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About haraldthi

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  1. I need to grade (develop) several photos to the same standard, but run into a few problems. The right way to do this for me, would mean being able to overwrite the profile I have laid on all the pictures, and have all the pictures loaded with said profile update automatically. Instead, Affinity Photo rejects saving a profile with a previously used name, so when updating the profile I need to give it a new name, and then change all the photos to use that new profile. Which is both tedious and messy. I understand the need to protect users agains sudden and unwanted changes, but it goes too far. It slows down a whole class of use cases. I also see it could be kind of slow to update a large number of pictures at once, but the advanced thing to do here would be a "lazy" approach, where the changes wouldn't be applied to the pictures before needed. As in viewed, saved, exported and so on. (But for me, either way is an improvement.) I also tried the snapshots in the develop persona, and while I see that they have a limited use they are impossible to rename. Which makes it difficult to remember where I was when I took that snapshot. Fix, please?
  2. I've been trying to edit some admittedly hard-to-fix HDR pictures, and they often crash. Especially when merging the layers. Some sets of pictures refuse to work outright, others may sometimes survive. Right before it crashes during the merge, you can often see black (or sometimes blue) points on the picture being viewed. But the newest example of these black points actually didn't cause Affinity Photo to crash, so I something to show. These dots don't show in any of the raw files, only in the merged picture. No matter how light I make the picture in 32-bit preview, they will stay the same colour. Affinity Photo is version, on an AMD based machine with Windows 8.1. I can send you further images and descriptions if you contact me, but this will be enough for now.
  3. Yep. It may be rather nerdy, but then again, these people are okay with that. :-)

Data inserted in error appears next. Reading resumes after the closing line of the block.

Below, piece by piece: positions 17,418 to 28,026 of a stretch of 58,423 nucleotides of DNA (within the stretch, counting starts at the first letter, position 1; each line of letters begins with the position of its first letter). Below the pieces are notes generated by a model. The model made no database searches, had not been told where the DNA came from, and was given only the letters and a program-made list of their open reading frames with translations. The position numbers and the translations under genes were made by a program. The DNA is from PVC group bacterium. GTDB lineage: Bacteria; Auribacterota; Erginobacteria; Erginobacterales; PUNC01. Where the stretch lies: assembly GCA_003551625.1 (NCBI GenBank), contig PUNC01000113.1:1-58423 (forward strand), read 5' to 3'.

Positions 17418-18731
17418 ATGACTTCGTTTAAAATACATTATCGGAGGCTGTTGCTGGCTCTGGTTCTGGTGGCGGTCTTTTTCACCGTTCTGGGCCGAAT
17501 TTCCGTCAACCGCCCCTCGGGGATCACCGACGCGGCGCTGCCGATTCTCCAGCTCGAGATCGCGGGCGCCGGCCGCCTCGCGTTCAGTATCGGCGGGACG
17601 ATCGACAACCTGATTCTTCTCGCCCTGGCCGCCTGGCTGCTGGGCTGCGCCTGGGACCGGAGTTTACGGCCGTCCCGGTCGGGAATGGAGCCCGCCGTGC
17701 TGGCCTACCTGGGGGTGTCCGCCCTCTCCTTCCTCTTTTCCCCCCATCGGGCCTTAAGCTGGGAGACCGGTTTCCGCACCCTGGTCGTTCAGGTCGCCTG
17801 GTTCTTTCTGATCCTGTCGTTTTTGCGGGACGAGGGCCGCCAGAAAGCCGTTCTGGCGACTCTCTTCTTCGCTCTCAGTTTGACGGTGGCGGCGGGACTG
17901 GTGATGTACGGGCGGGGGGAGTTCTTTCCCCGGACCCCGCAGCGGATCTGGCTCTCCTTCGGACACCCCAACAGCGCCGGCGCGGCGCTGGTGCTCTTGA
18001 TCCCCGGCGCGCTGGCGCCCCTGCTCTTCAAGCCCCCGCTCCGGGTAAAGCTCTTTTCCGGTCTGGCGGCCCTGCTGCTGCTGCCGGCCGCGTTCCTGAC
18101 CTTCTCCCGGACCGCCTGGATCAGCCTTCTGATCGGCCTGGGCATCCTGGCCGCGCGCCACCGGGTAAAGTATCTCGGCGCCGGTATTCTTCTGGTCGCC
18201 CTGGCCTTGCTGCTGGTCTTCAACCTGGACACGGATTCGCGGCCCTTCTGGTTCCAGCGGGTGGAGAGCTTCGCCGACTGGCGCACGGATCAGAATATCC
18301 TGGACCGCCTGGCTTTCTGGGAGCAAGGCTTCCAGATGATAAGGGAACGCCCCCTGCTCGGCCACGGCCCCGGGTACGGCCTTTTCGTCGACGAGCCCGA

4. Ah. What do they stand for, politically? It's a rather radical movement in free software. It started with competing versions of the UNIX operating system releasing different versions of their tools, and everyone was pretty confused because what the software houses thought of as their unique strengths in the market developed into every system it's own ways of doing things. So people with time on their hands (hobbyists, students and academics) made their own tools and released it so everyone could use it freely, with the one exception that if you changed the tools or built further on them, you had to release that too freely and under the same terms. Linux is an example of that. Linus Torvalds, at the time a finnish student in informatics, wasn't pleased with the current crop of operating system kernels and their limitations on how he could change them at will, so he made his own one under a GNU license. It was pretty small and limited at the start, but it caught on and spread via bulletin board systems (the internet of the time). It was a missing piece for a fairly complete set of tools under the GNU license so it fit in and made the package whole. They finally had a whole, freely available system they could tinker with and change as they wanted. Linus is more pragmatic than many in the GNU movement, which is considered more religious, but they have a working relationship. Even if the GNU movement has released its own kernel, HURD, over time. So it really started out as a system for tinkerers, but grew and now works fairly well. For consumer oriented programs, the freely available tools work as a lowest common denominator, but when it comes to raw computing they're pretty much at the forefront. I very much like that there's freely available tools I can go to when I need to do something I don't do much, but when it comes to the tools you work with and live by, paying a little more may very well be worth it. Your paying for software helps people develop their software further. So as far as it doesn't go into exploitation and monopoly practices, you get what you pay for.